Tuesday, 20 September 2016

How using my Garmin less is making me a better runner

I'm a bit of a stats nerd.
The thing I was most excited about when I got my Garmin 220 was the multiple data screens, the ability to have 3 sets of data on at a time, and to show lap pace on the main screen.
But I'm also very aware that I'm a slave to my watch.
I find it hard to switch off from my pace on my long runs or easy runs, and always end up chasing my time down when I'm supposed to be taking it easy.
I listen to my watch and not my body.

I think it was when I was researching my "Runners - stop calling yourself slow" post that I stumbled over Tina Muir's blog, and her post "5 reasons why running slow is so hard". Anyone who is experienced in running knows the importance of slow running, but the majority of people who are experienced in running suck at running slow.

And I'm as guilty as anyone. I'm obsessed with my pace and my stats and my mile times, and even on my morning runs I instantly get nervous when a lap time over 11 minutes flashes on my screen. And even on my long runs I often feel I'm pushing a little bit too hard and instead of slowing down, my ego kicks in and starts wondering how fast I can run this long run. Even though I know that's not the point!

So I started doing two things. 

The first was that I started to wear my Garmin inside my wrist on my long runs. This way, I couldn't see the pace I was running at easily, but I could still see my watch if I needed to to check my turn-around point or to pause my watch at traffic lights.

And it totally worked. I could just run by feel. I didn't speed up if a lap was slower than I expected. I didn't feel disappointed if I didn't hit a certain pace for each mile. I was thinking of the whole run, not just living in each mile. On long runs in particular it really helped me to switch off, relax and enjoy the run at whatever pace I felt like.

So I started doing it on my easy runs too. 

In the morning when I wake up to run before 5.30am, I'm always tired and it takes me a mile or so to get going, and I usually feel disappointed with a slower first mile, even though I know this is meant to be an easy recovery run! This way, it doesn't matter. I can run easy without accidentally pushing myself when my ego gets in the way.

Then the next thing I did was turn off my auto-lap.

In the three years I've been running I have always had some kind of alert every mile, whether it was an audio alert back when I solely used Endomondo, or flashing up on my Garmin screen. 

But a few weeks ago I found it was interfering with the manual-lap I was using for a tempo run so I decided to turn it off just for that run.
But when I mentioned it in passing to Phil, he was really surprised I used the autolap as he never uses it. So I decided to give it a go.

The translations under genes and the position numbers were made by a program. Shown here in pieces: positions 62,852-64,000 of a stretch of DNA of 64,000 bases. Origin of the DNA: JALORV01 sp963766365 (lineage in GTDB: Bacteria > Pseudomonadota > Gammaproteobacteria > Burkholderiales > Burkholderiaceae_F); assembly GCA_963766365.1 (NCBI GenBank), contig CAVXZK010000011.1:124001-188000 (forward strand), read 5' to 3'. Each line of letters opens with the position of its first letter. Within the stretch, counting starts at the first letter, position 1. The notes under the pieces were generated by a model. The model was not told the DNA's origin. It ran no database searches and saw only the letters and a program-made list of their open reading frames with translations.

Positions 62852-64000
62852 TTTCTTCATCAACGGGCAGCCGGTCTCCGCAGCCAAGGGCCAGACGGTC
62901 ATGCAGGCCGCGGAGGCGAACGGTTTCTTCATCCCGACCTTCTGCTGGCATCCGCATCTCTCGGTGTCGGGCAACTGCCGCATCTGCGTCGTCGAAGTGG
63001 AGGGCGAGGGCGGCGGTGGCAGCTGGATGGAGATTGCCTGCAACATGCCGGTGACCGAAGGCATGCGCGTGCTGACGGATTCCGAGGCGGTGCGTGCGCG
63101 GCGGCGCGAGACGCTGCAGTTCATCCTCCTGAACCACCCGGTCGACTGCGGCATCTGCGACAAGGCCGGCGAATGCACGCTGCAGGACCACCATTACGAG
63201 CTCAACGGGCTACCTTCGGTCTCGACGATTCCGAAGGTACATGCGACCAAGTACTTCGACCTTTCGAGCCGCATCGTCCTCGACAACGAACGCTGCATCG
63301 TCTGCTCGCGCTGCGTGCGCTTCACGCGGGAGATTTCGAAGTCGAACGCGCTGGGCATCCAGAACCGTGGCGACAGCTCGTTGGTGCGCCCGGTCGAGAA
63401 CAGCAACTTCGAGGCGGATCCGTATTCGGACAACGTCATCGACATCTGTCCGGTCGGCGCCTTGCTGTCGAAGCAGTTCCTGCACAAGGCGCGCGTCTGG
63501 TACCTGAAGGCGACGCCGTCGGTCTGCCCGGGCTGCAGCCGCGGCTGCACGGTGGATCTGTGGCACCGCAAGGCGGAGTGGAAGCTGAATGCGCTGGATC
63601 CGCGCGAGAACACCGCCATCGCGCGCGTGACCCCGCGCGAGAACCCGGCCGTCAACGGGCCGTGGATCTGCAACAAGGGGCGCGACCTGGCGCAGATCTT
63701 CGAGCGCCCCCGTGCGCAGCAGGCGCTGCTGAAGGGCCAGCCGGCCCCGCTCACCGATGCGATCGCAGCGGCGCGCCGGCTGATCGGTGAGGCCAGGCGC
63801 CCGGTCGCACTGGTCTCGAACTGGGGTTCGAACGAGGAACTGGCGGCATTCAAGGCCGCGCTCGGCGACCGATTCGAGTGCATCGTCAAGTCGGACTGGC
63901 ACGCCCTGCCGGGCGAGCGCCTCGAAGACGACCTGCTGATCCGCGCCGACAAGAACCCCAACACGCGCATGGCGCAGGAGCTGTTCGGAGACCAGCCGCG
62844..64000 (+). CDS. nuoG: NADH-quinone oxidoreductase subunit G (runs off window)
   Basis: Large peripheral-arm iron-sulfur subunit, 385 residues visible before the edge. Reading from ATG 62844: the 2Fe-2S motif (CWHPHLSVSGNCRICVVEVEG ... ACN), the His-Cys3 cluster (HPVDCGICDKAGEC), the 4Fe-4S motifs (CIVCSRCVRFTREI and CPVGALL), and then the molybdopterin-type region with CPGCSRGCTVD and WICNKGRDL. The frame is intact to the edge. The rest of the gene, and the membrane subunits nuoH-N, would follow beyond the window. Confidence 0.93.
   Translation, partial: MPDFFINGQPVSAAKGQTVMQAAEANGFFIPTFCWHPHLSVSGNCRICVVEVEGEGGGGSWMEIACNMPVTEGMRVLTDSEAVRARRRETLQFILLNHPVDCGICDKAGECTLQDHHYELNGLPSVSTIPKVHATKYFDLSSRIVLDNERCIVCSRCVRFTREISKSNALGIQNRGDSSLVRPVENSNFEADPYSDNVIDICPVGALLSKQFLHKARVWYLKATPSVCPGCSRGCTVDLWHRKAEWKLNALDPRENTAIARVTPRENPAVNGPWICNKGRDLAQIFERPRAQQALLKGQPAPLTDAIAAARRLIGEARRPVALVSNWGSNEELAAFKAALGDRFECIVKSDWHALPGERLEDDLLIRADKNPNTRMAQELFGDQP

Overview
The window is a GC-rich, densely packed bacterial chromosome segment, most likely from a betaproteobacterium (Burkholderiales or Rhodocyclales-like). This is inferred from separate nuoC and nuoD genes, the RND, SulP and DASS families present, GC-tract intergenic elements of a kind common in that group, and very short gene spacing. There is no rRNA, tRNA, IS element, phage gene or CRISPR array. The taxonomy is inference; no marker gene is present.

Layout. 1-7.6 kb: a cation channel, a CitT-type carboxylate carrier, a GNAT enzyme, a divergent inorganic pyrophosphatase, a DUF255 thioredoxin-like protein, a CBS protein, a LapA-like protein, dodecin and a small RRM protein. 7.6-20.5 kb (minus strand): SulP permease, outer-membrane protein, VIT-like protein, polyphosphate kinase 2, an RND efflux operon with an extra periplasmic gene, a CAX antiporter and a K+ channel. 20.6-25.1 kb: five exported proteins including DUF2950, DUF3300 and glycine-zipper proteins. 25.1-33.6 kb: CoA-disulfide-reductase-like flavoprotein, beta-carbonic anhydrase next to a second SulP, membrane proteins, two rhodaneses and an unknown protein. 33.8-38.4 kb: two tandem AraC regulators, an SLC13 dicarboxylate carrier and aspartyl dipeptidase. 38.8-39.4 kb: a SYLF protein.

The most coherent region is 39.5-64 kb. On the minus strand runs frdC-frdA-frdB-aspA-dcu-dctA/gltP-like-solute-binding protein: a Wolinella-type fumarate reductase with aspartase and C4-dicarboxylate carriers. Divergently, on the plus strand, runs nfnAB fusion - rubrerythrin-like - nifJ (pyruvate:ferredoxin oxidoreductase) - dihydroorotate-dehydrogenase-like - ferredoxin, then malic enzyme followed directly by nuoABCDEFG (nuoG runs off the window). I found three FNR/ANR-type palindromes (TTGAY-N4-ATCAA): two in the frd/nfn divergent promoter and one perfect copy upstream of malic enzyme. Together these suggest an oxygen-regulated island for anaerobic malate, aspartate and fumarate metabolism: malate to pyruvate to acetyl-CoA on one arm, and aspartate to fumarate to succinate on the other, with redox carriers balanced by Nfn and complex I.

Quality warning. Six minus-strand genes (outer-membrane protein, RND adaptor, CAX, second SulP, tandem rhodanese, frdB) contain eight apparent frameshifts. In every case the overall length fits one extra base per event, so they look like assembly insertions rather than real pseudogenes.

One thing I checked early on, thankfully, was that my lap times per mile would still be recorded on my Garmin app, even if there weren't alerts on my watch, so I could still be a stats nerd, only retrospectively after a run. 

So now for easy runs and long runs, I just run. I run by feel, I don't let myself get distracted by the odd slower mile or beat myself up if my pace isn't what I expected. It's made me a more confident and conscientious runner who appreciates that not every run is going to be my best.

Plus, it's resulted in a few PBs.

Last weekend I went to my old parkrun, and instead of focusing on my lap pace, I focused on my overall pace (for races, I still have my watch visible, but autolap off). This kept me focused all the way through the 5K, not just on each mile, and I took 30 seconds off my past PB.

And this weekend I did the Stockport 10K, and using the same method of focusing on my overall pace, got a 10K PB of nearly a minute (53:50) on an exceptionally hard course. When I checked my laps later I saw a couple of 9+ minute miles that I know would have totally thrown me off if I'd seen them during the race, but instead I could identify when those difficult, hilly parts were afterwards, instead of letting them throw me off during the race. I let myself focus more on recovering from the difficult bits and making back time throughout the course, rather than seeing the race mile by mile.

It's 4 weeks til my half marathon, and the 10K was kind of a test on whether I want to have my autolap off during the race, and right now I think I do. I have a goal pace in mind for this race and I don't want to be distracted by the odd slower mile and wear myself out catching up.

I'll always love my Garmin, and I'll always love my data, but I don't want to be a slave to the numbers.

Charlotte x

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